Monday, January 25, 2016

With Memory and Love, Cody Thomas. At 27 Years, You Were Way Too Young. Rest In Peace

Dear Cody, 

The news came Saturday afternoon and it punched me in the stomach. I am sure many who know and love you feel a similar pang. You were in the beginnings of a career in teaching at Staples High School and, I felt, your time at the helm of the classroom was just beginning to bloom. In 2014, you and I were the only males in our cohort of literacy leaders and, together, we bonded over the profession, writing, and the struggles one faces on a year to year basis as an English Educator. 

You were an early bird. Julie and I could always count on you being the first one in and, as we sipped our coffee and began to stretch our minds, we often chatted about philosophy, theories, the news, and our own writing struggles. That is, perhaps, why your early departure is so hard for us to understand.

Earlier today, I sent an email to let others from the 2014 Invitational Summer Institute know that you were no longer with us.  I'm always unsure what is the best way to reveal such tragedy, especially to the family we've created in southern Connecticut. Even so I put my fingers to the keyboard and wrote,

Dear Friends of CWP-Fairfield,

It is with heavy heart and sadness that I report the loss of an incredible teacher and advocate for CWP-Fairfield. Cody Thomas, ISI 2014, passed away this Saturday at age 27. Information can be found at Westport News. Cody was an admired teacher at Staples High School, where he helped run the award-winning newspaper, The Inkling. He was part of a stellar cohort of teachers who worked with Brett Orzechowski and the CT Mirror on Special Report: Education, Diversity and Change in Fairfield County. Cody's Op-Ed,“The Self Perpetuation of Teacher-Cynicism” addressed turnover in Connecticut and the needs of first-year teachers.

One of Cody’s more memorable pieces from CWP was entitled “Falling Off Ladders,”  a narrative inspired by MFA Director Sonya Huber. He told a tender story about doing manual labor under his father’s supervision. Cody's tendency, he penned, was to “screw up" and get reprimanded, Behind the scenes, though, his father mentored him for something larger: "When I first asked [my father] if I could work with him for a while, just to save up for grad school, he told me sure. But, in all seriousness, he punctuated, “Code, that’s fine for a little while, but I don’t want you doing this as a career.” 

Cody, instead, went into journalism and teaching. He maintained absolute admiration for his father and the students he worked with.

The following was written in “Our Way With Words,” a poem I wrote to culminate my work with Cody and his colleagues during the Invitational Summer Institute. The stanza I dedicated to him captures his essence best. He was funny, edgy, sharp, and ‘one of the guys.’ 

C razy, but I want this stanza to be about chest hairs
o r belching, or farting, or scratching, or
d istractedly, not listening. I want to  
y ell, “Dude,” or “Bro,” or “Yo,” ya know?… 
T o have it stand at a urinal or to 
h igh five for saying something stupid 
o r to pick lint out of its belly button.
m an, oh man, oh man. In truth,
a ll I really want from this poem is a beer.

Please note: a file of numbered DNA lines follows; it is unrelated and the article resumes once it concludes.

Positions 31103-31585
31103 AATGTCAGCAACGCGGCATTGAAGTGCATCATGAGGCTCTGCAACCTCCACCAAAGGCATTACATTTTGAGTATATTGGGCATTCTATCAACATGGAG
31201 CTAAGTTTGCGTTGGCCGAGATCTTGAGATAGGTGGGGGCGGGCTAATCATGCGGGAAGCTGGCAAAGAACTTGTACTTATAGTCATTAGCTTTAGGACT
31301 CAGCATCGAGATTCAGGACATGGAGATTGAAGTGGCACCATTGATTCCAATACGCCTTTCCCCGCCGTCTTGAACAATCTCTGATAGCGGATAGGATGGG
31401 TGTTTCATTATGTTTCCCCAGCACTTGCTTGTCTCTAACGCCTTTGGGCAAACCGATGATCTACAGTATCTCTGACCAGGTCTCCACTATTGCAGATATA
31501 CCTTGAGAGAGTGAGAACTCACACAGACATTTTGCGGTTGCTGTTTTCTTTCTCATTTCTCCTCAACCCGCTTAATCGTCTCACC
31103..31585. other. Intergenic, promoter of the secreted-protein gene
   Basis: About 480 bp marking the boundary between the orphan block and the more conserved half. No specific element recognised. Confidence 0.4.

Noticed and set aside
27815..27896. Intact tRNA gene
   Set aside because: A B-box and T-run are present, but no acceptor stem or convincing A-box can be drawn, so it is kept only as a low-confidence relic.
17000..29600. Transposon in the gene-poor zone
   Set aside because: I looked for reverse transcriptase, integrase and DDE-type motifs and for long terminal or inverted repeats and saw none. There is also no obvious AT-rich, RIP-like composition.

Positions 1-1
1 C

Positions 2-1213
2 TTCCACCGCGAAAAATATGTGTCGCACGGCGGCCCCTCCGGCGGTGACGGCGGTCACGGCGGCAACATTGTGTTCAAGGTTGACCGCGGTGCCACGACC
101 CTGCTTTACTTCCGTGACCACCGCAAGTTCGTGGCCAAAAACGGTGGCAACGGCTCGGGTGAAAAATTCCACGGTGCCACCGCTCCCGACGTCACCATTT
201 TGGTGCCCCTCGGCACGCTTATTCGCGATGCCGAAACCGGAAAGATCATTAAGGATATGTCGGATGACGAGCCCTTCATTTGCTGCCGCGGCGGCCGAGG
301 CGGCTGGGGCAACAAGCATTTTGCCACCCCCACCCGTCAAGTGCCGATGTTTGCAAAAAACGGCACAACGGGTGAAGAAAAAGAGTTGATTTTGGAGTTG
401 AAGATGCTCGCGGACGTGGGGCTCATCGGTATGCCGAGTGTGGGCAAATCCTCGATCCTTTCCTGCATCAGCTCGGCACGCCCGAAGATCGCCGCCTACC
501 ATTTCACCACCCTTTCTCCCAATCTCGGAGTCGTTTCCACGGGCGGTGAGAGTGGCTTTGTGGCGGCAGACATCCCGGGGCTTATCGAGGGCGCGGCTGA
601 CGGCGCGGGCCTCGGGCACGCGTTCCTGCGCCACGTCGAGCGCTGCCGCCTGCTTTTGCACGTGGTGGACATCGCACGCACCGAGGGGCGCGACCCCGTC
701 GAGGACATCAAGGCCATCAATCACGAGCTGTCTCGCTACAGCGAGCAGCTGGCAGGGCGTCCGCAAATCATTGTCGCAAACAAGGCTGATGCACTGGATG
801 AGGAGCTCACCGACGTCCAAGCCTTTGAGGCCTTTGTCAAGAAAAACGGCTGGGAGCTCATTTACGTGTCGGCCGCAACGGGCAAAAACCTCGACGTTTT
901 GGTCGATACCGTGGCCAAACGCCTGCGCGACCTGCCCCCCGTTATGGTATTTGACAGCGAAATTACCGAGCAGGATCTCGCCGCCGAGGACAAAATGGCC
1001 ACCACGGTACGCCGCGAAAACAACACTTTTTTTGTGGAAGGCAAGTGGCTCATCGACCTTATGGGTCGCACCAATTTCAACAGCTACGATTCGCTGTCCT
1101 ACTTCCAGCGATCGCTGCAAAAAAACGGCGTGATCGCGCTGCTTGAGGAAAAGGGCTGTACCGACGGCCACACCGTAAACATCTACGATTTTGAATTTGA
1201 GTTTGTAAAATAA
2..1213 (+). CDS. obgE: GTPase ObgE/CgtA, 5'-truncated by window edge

s o there. But also to admit I love working with women.

I send my love, friendship, and support to those who knew him best. His time, too short…too short.

Since writing the email, I was sent more details of your services and the whole reality became harder to take. I hope your looking at social media right now and the ways your students are filling it with praise, 
  • Thank you for helping a self-conscious anxiety-ridden nerd come out of his shell.
  • Thank you for introducing me to Faulkner and Joyce and DFW, while still assuring me there’s just as much intellectual thought in an episode of Futurama.
  • Thank you for calling The Black Keys “angsty white girl music.”
  • Thank you for always asking if I was alright junior year, when days could be especially depressive and lonely.
  • Thank you for coming to my first show. Middle section. 4th row. Your girlfriend seemed nice.
  • Thank you for encouraging and proofreading my writing, even when it wasn’t for your class.
  • Thank you for defending my writing, even when it clashed with others.
  • Thank you for inspiring more students in your few years at Staples than many teachers would be lucky to recall in decades worth of teaching.
  • Thank you for accepting my advice that you are not a “porkpie-hat guy.”
  • Thank you for always encouraging me to do better, that, like everyone else, there was potential in me.
  • Thank you for inspiring me to pursue writing professionally.
  •  Thank you for being more than a teacher, but a true friend.
  • Thank you for coming to lunch with me that day in November. It meant the world, and it was good to know you still wore the same goddamn tennis shoes.
  • Thank you for accepting our birthday card, I’m sorry most of the people who signed were 1) made-up, or 2) C-list celebrities.
  • Thank you for that hug the last day of classes senior year. I heard your voice crack and a small sniffle as you said, “Good luck man.” After two years with you, I knew I would never need it.
You are going to be missed, Cody Thomas. I can only hope that you are at peace. May the better memories you created on Earth be with you as we all reminisce the influence you had on us down here.



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